If you’ve ever ordered anything online, this has undoubtedly happened to you: you open up a too-big box that contains the items you ordered — and a lot of air (or bubble wrap or packing peanuts or some other type of protective dunnage). This mismatch of the item’s size and the box it comes in might seem like a minor problem, but it makes the already expensive last mile even more costly, with higher corrugate cardboard costs and wasted space in delivery trucks (not to mention being a sustainability nightmare).
Approximately three years ago, executives at Northern Tool + Equipment were determined to do something about this, both to save on shipping costs and also to enhance the experience for its customers and warehouse associates. The retailer, which sells to both professionals and DIYers online and at more than 130 stores, deployed a solution from Packsize International that creates an optimally sized box for any product or combination of products. (This brief video on TikTok demonstrates how the technology works.)
“About 40% of the product we sell is shipped, and it could be a wrench or a 3,000-pound pressure washer,” said Shaun Bunch, SVP of Supply Chain Operations at Northern Tool in an interview with Retail TouchPoints. Size wasn’t the only issue: “They don’t make boxes [in the shape of a] snow shovel, for example, so we were often ‘Frankensteining’ boxes together,” Bunch added. “We were causing a lot of waste in terms of the amount of air we were shipping, not providing the right-sized boxes for customers and making it a bad experience for employees finding a way to make it work.”
The retailer integrated its first Packsize machine approximately one year after making the decision to improve its packaging and shipping, and “we now have two Packsize machines in our two largest facilities, with one coming up [for deployment] in our third facility within the next six months,” said Bunch. “On an annualized basis, we’re seeing a 30% reduction in corrugate spend, a 35% increase in trailer cube and a 25% increase in productivity. There’s also been a reduction in product damaged through shipping, because the packaging is so snug, tight and customized.”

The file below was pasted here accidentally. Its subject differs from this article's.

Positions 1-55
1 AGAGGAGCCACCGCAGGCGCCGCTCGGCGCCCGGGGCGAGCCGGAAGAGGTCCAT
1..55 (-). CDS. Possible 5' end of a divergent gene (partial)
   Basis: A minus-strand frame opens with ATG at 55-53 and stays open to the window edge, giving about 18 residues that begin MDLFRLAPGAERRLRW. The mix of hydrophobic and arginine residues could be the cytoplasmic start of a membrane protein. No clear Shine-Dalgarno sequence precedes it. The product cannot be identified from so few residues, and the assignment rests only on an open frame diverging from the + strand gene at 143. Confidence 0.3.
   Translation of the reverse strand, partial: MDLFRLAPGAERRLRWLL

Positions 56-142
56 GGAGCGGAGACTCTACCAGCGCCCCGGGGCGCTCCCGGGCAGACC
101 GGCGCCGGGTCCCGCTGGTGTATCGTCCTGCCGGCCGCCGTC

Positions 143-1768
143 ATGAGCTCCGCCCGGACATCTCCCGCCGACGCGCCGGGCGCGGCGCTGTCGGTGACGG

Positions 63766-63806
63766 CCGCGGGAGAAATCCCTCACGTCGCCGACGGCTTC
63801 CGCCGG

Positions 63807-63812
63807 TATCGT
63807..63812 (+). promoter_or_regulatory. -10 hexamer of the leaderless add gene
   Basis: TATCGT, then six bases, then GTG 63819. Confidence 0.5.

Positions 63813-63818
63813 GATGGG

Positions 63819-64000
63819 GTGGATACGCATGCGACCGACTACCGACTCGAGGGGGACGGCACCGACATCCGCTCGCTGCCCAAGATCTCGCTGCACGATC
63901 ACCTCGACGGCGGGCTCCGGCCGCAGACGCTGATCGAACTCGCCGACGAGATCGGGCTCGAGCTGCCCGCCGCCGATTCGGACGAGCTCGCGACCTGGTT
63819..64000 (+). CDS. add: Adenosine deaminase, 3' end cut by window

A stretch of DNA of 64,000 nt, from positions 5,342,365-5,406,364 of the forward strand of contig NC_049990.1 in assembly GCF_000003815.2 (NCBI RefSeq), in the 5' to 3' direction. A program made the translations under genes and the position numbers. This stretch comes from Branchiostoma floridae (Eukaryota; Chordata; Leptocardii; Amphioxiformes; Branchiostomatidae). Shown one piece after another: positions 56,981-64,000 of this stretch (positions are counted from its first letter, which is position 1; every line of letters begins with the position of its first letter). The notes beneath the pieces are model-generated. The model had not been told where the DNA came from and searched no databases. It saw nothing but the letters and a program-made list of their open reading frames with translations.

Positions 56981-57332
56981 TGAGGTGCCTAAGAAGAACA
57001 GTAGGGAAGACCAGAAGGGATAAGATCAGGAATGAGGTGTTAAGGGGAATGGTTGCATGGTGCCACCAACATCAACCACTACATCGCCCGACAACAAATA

The improved unboxing experience also has been a critical benefit, Bunch added: “Our presentation to the end user customer, the way we deliver product to them, is specific to them,” he said. “It’s the experience as a pro: you’re buying a specific tool that you spent a bunch of money on, so it should come in a custom box.”
Reducing Wasted Space
Online retailers can use the ability to customize shipping boxes, for example by printing messages or images on them, as part of their personalization and customer engagement strategies. “We’re always asking, what can we do to connect the customer with the delivery?” said Rod Gallaway, CEO of Packsize International in an interview with Retail TouchPoints. “How about a picture of a dog because you bought dog biscuits? We see these efforts in ecommerce retailing becoming more and more important.”
Packsize, which was founded 20 years ago and now operates in 26 countries, serves customers “from small users to large ecommerce players,” said Gallaway, who sees the company’s mission inextricably tied to the acceleration of sustainability efforts over the past several years.
“The bad news, though it’s good news for us, is that 40% of the boxes you get are way too big, and each truck running has approximately 40% capacity left on it — if we can get it all right-sized,” said Gallaway, adding that “not only is the package too big, but the corrugate is too heavy. I believe there will be a ‘lightweighting’ of corrugate, primarily in North America, followed by Asia and Europe, which will improve and help the capacity issue as well.”
Solution Interfaces with Robotic Warehouse Picking Systems
Additional automation on the horizon is likely to continue boosting important KPIs for Northern Tool. With the current system, a human picker brings the items to the packing station and scans them using the Packsize system, which creates the custom-sized box that a human then fills. It’s then sealed by the Packsize equipment.
The upgraded system, which Bunch projects will be online by October 2023, is designed for smaller items and will work with robotic pickers that retrieve items from distribution center shelves. This Packsize system will create a box automatically, based on the products’ size, weight and shape, and then send it to the packing station, so all the human has to do is put the items in the box.
Helping Northern Tool Meet its Sustainability Goals
Enhanced productivity and a better customer experience are important to Northern Tool, but “there’s a passion around sustainability at the company,” said Bunch, noting that its own green initiatives include “heavy R&D” into battery-powered machinery. The Packsize solution “made sense from a dollars-and-cents as well as an experience standpoint, but all of those [benefits] also mean fewer trucks on the roads, less carbon, less scrap and less utilization of corrugate.”